Residents of Kuk Po village in Sha Tau Kok have been accused of chopping down hundreds of trees in the village and the neighbouring village of Fung Hang to prevent the area being listed for conservation.
The area is currently being reorganised under an Outline Zoning Plan put forward by the Town Planning Board, which shows proposed land-uses and major road systems of individual planning scheme areas.
However, as the plan was still at the consulting stage and the tree-chopping took place on private land owned by the village, it is not illegal and those concerned cannot be prosecuted by the Agricultural, Fisheries, and Conservation Department, reported Ming Pao.
A representative from the village questioned the Outside Zoning Plan, as one quarter of the village area that included private land was listed for conservation. The representative expressed opposition to the conversion of private agricultural land to conservation areas as per the proposal by the Town Planning Board.
He also stated that the plan would damage any prospects of future development, and that if the government insisted on carrying out the plan the village would respond with more “substantial actions.”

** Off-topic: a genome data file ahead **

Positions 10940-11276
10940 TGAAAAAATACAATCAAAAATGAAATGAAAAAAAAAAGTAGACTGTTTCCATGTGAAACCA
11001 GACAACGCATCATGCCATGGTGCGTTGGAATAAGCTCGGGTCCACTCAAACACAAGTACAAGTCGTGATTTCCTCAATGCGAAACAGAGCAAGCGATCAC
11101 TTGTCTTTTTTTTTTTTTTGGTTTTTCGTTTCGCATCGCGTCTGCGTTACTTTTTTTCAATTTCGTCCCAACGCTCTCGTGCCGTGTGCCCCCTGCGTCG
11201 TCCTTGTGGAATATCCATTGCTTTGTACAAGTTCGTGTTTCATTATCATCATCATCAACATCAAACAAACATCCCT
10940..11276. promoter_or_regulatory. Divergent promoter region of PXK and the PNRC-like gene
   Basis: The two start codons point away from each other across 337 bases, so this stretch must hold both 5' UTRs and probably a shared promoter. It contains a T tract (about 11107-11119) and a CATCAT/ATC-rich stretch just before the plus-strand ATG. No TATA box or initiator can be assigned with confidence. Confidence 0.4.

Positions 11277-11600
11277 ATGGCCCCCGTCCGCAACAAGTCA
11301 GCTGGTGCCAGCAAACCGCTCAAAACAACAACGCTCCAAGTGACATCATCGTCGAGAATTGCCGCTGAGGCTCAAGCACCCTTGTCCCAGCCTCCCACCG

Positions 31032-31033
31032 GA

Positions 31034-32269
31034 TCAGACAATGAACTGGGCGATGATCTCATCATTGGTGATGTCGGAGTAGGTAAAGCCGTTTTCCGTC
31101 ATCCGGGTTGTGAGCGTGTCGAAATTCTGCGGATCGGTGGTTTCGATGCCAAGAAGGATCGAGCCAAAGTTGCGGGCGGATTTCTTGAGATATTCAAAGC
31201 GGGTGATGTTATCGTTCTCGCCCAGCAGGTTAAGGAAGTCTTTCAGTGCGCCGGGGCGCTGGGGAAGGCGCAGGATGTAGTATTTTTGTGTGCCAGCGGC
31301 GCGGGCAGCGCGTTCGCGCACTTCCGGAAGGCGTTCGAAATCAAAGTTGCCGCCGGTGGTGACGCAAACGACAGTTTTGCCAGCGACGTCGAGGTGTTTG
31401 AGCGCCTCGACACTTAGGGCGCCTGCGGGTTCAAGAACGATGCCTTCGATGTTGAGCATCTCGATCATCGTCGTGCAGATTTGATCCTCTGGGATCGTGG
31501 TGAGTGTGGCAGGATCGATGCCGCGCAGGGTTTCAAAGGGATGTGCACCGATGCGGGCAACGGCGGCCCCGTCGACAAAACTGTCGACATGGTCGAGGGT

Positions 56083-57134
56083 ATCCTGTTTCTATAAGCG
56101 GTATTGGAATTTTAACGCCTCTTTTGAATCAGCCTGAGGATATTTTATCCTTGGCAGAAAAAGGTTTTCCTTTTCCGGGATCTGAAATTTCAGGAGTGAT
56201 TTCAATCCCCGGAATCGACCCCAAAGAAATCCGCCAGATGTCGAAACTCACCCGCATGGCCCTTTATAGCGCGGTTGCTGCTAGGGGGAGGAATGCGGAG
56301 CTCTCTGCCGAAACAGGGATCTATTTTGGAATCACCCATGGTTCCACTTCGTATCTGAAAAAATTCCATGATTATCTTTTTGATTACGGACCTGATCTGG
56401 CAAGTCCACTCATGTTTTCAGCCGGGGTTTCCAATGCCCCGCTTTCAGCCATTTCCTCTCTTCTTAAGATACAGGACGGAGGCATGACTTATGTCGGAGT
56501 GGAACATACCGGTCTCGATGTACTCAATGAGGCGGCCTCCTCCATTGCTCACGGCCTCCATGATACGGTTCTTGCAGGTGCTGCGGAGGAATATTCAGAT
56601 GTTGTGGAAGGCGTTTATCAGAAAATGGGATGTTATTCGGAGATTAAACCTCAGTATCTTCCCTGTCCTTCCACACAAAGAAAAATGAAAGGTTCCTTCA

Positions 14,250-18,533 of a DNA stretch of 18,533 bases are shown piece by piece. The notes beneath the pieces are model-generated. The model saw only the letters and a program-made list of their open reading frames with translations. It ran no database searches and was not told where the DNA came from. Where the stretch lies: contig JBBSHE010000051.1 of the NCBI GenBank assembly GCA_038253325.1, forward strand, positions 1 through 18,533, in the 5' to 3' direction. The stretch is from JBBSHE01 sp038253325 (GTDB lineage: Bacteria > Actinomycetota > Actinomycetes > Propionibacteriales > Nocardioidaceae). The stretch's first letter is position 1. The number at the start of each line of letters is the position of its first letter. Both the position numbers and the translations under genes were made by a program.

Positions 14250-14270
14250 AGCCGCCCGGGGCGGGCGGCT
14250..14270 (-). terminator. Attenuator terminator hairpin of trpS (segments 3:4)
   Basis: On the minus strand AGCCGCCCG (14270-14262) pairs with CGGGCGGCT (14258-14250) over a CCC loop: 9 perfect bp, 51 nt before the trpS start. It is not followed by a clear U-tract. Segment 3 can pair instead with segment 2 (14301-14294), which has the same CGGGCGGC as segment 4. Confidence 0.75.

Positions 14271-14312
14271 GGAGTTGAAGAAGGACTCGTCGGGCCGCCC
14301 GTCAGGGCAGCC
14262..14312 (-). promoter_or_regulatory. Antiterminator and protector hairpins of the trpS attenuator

Designing Hong Kong, a non-profit organisation that tackles planning and sustainability in the city, has stated that holes in the Town Planning Board planning process accelerate the destruction of areas with ecological value, despite the government’s best efforts to protect such areas. CEO Paul Zimmerman added that he had received complaints from the village about the zoning plan – which has led to villagers purchasing chainsaws to cut trees in Kuk Po and Fung Hang – since December.
Senior public affairs manager Li Shao-wen of local environmental NGO Conservancy Association added that the government should consider a system where villagers were given monetary compensation to protect the land.
The plan proposed by the Town Planning Board in February allocated approximately 57.4 hectares of the village area as a “green belt” zone to act as a buffer for 23 hectares of conservation area. The public consultation period for the plan ends on Tuesday.
- Hong Kong’s ‘bigoted, discriminatory’ LGBT refugee decision shows gov’t bill to speed up court cases won’t fix surge of legal challenges, NGO says
- Hong Kong slams ‘harbouring of criminals’ after report of Germany granting activist asylum
- Gov’t pushes back on calls to name and shame teachers accused of misconduct after ex-Hong Kong leader launches campaign